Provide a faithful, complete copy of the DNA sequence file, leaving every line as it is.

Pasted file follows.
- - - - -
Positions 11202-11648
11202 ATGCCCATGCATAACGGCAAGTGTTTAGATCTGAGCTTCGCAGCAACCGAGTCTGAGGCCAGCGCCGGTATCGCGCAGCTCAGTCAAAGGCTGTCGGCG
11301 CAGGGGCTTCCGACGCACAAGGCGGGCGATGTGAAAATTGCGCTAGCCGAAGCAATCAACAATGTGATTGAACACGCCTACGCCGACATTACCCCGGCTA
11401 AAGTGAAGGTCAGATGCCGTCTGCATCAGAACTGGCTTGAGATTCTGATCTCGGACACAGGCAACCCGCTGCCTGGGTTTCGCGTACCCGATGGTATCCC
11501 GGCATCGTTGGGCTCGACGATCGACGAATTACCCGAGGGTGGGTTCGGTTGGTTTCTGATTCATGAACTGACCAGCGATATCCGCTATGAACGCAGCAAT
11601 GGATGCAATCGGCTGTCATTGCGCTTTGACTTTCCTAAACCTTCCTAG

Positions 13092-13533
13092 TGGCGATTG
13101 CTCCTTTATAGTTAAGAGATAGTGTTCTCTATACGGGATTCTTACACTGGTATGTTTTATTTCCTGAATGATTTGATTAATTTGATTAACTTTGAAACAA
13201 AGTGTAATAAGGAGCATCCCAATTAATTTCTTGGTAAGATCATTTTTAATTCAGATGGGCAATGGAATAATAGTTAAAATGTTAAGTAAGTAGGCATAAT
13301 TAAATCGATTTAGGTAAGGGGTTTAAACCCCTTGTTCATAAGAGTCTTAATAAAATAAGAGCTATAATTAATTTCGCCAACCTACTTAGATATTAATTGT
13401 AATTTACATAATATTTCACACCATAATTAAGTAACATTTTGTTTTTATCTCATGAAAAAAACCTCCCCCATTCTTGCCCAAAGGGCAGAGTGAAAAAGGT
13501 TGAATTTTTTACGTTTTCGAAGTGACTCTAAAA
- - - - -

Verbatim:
Positions 11202-11648
11202 ATGCCCATGCATAACGGCAAGTGTTTAGATCTGAGCTTCGCAGCAACCGAGTCTGAGGCCAGCGCCGGTATCGCGCAGCTCAGTCAAAGGCTGTCGGCG
11301 CAGGGGCTTCCGACGCACAAGGCGGGCGATGTGAAAATTGCGCTAGCCGAAGCAATCAACAATGTGATTGAACACGCCTACGCCGACATTACCCCGGCTA
11401 AAGTGAAGGTCAGATGCCGTCTGCATCAGAACTGGCTTGAGATTCTGATCTCGGACACAGGCAACCCGCTGCCTGGGTTTCGCGTACCCGATGGTATCCC
11501 GGCATCGTTGGGCTCGACGATCGACGAATTACCCGAGGGTGGGTTCGGTTGGTTTCTGATTCATGAACTGACCAGCGATATCCGCTATGAACGCAGCAAT
11601 GGATGCAATCGGCTGTCATTGCGCTTTGACTTTCCTAAACCTTCCTAG

Positions 13092-13533
13092 TGGCGATTG
13101 CTCCTTTATAGTTAAGAGATAGTGTTCTCTATACGGGATTCTTACACTGGTATGTTTTATTTCCTGAATGATTTGATTAATTTGATTAACTTTGAAACAA
13201 AGTGTAATAAGGAGCATCCCAATTAATTTCTTGGTAAGATCATTTTTAATTCAGATGGGCAATGGAATAATAGTTAAAATGTTAAGTAAGTAGGCATAAT
13301 TAAATCGATTTAGGTAAGGGGTTTAAACCCCTTGTTCATAAGAGTCTTAATAAAATAAGAGCTATAATTAATTTCGCCAACCTACTTAGATATTAATTGT
13401 AATTTACATAATATTTCACACCATAATTAAGTAACATTTTGTTTTTATCTCATGAAAAAAACCTCCCCCATTCTTGCCCAAAGGGCAGAGTGAAAAAGGT
13501 TGAATTTTTTACGTTTTCGAAGTGACTCTAAAA